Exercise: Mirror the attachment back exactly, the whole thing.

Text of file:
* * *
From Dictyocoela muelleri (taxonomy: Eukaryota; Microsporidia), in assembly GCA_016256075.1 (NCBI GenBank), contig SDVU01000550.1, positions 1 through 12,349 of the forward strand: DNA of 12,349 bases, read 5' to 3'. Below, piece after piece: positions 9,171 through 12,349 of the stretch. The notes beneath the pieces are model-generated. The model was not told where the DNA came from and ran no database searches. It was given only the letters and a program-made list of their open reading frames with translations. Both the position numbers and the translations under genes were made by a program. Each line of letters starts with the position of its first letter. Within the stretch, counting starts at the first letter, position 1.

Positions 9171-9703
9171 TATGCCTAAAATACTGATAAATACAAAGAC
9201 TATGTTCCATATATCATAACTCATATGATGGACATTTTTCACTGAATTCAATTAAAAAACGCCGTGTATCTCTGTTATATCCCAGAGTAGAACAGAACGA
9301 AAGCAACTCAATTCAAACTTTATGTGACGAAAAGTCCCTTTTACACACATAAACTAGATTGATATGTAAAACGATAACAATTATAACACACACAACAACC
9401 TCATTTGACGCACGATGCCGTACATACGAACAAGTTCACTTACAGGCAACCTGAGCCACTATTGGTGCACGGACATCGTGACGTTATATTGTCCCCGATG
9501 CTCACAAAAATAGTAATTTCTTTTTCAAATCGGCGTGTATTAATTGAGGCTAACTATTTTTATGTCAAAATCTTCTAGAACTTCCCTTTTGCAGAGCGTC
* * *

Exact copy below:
From Dictyocoela muelleri (taxonomy: Eukaryota; Microsporidia), in assembly GCA_016256075.1 (NCBI GenBank), contig SDVU01000550.1, positions 1 through 12,349 of the forward strand: DNA of 12,349 bases, read 5' to 3'. Below, piece after piece: positions 9,171 through 12,349 of the stretch. The notes beneath the pieces are model-generated. The model was not told where the DNA came from and ran no database searches. It was given only the letters and a program-made list of their open reading frames with translations. Both the position numbers and the translations under genes were made by a program. Each line of letters starts with the position of its first letter. Within the stretch, counting starts at the first letter, position 1.

Positions 9171-9703
9171 TATGCCTAAAATACTGATAAATACAAAGAC
9201 TATGTTCCATATATCATAACTCATATGATGGACATTTTTCACTGAATTCAATTAAAAAACGCCGTGTATCTCTGTTATATCCCAGAGTAGAACAGAACGA
9301 AAGCAACTCAATTCAAACTTTATGTGACGAAAAGTCCCTTTTACACACATAAACTAGATTGATATGTAAAACGATAACAATTATAACACACACAACAACC
9401 TCATTTGACGCACGATGCCGTACATACGAACAAGTTCACTTACAGGCAACCTGAGCCACTATTGGTGCACGGACATCGTGACGTTATATTGTCCCCGATG
9501 CTCACAAAAATAGTAATTTCTTTTTCAAATCGGCGTGTATTAATTGAGGCTAACTATTTTTATGTCAAAATCTTCTAGAACTTCCCTTTTGCAGAGCGTC